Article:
However my noble and learned friend dresses it up, this is a trespass on the judicial function of the tribunals. It would be perfectly simple for the Government to avoid that trespass by inserting into the legislation a code of guidance as to what they believe should be taken into account in deciding what is "compliance"—and, more particularly, what should be treated as compliance. I noticed that my noble and learned friend did not say much about the latter.

I am speaking to paragraph (c)—Amendment No. 89—as much as to paragraph (b) in this respect. Paragraph (c) is even more to be deplored in the structure of the clause: what is to be treated as compliance is an "as if" proposition. The Government are using the notion of certainty in order to take complete control of excluding workers from the tribunals. It is not concerned with certainty; it is concerned with the judicial function. Therefore, paragraphs (b) and (c) should be deleted. The Government should reconsider the position before we reach Third Reading. I beg leave to withdraw the amendment.

Amendment, by leave, withdrawn.

[Amendment No. 78 not moved.]

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Baroness Turner of Camden moved Amendment No. 79:

    Page 38, line 30, at end insert—

"( ) This section does not apply to cases of constructive dismissal."

The noble Baroness said: My Lords, we now turn to what I agree is a difficult issue; namely, constructive dismissal. We discussed the issue in Committee, but both I and my noble friends did say that we would return to it on Report.

Constructive dismissal occurs when work and working conditions are deliberately made so difficult for an employee that he feels there is no alternative but to resign. It is a device sometimes used by unscrupulous employers who wish to get rid of someone as cheaply as possible. It can take many forms. Demands may be made on a worker that he feels cannot possibly be met; for example, a series of demotions or transfers to unsuitable work. There can be bullying, possibly harassment—even sexual harassment—which management does nothing to prevent and perhaps even covertly encourages. There could be a failure to pay wages or deductions from wages. There may be health and safety issues, perhaps on a construction site where working conditions can be hazardous anyway and inadequate precautions are taken.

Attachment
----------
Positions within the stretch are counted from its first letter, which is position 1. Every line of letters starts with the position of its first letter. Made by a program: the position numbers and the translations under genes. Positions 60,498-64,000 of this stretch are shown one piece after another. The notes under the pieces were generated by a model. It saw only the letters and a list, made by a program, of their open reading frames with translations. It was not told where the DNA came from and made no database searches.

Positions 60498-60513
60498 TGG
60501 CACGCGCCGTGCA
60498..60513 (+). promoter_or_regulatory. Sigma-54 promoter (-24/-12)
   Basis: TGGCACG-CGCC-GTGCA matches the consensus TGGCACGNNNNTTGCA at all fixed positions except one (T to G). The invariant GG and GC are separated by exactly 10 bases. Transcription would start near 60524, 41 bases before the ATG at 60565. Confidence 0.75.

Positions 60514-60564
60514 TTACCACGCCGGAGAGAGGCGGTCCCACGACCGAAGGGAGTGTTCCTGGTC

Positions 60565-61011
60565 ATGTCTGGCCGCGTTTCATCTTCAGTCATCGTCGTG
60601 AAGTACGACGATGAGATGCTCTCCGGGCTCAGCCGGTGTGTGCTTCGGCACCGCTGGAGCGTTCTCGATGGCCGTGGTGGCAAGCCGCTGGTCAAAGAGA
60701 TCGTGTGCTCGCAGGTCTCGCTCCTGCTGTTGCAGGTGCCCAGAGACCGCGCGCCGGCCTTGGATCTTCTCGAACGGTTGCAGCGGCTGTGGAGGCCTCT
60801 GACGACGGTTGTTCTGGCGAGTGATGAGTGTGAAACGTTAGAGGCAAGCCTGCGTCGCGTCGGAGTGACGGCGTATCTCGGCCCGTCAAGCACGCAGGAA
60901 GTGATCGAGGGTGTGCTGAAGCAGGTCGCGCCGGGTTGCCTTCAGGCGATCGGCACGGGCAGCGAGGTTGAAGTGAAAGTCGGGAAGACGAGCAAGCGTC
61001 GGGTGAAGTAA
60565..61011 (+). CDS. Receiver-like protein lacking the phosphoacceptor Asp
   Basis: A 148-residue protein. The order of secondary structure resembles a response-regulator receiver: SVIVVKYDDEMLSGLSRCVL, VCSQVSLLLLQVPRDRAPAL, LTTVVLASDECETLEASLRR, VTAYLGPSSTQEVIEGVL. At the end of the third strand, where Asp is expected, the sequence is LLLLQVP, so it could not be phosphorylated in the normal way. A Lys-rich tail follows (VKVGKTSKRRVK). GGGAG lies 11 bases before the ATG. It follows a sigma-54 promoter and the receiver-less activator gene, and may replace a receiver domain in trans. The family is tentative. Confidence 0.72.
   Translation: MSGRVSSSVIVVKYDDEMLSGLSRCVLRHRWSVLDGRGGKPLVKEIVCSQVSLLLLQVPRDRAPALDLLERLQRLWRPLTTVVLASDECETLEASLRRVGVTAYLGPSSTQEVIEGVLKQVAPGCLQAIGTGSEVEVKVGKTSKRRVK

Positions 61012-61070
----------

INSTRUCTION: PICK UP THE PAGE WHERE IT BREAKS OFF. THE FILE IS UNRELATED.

Of course, we do now have legislation in place that seeks to protect whistle-blowers in such circumstances. However, workers—particularly in a non-union environment—may feel too intimidated to use the protective legislation. There are industries where the presence of so-called "illegals", who are willing to work for low rates and to take risks, can act as a pressure on existing workforces.

If there is a union environment, then protection can normally be afforded to employees suffering in some of the ways that I have outlined. Sometimes the individual concerned, who may feel that he has no one to whom to turn, may feel so stressed that the only course open is to leave the job. I agree that such cases may be uncommon, but they do happen, often to very vulnerable people.

The objective of my amendment is to ensure that constructive dismissal is treated differently and that an employee in such a situation should not be expected to go through the various procedures laid down in the Bill before the case can be heard by a tribunal. It would be unrealistic anyway since relationships have usually broken down in such circumstances. In Committee, my noble friend the Minister expressed some sympathy with the case I made. However, the Government's position, as I understood it then, was that it was a matter best dealt with via regulations concerning which there will in any event be consultation. Nevertheless, I do think that there is a strong case for having such provision on the face of the Bill. Constructive dismissal is a term that is already widely understood, and it should be made clear to all concerned that in the face of this type of behaviour by unscrupulous employers to vulnerable people, an

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employee will be able to take his or her case off to an employment tribunal virtually on a fast-track procedure. I beg to move.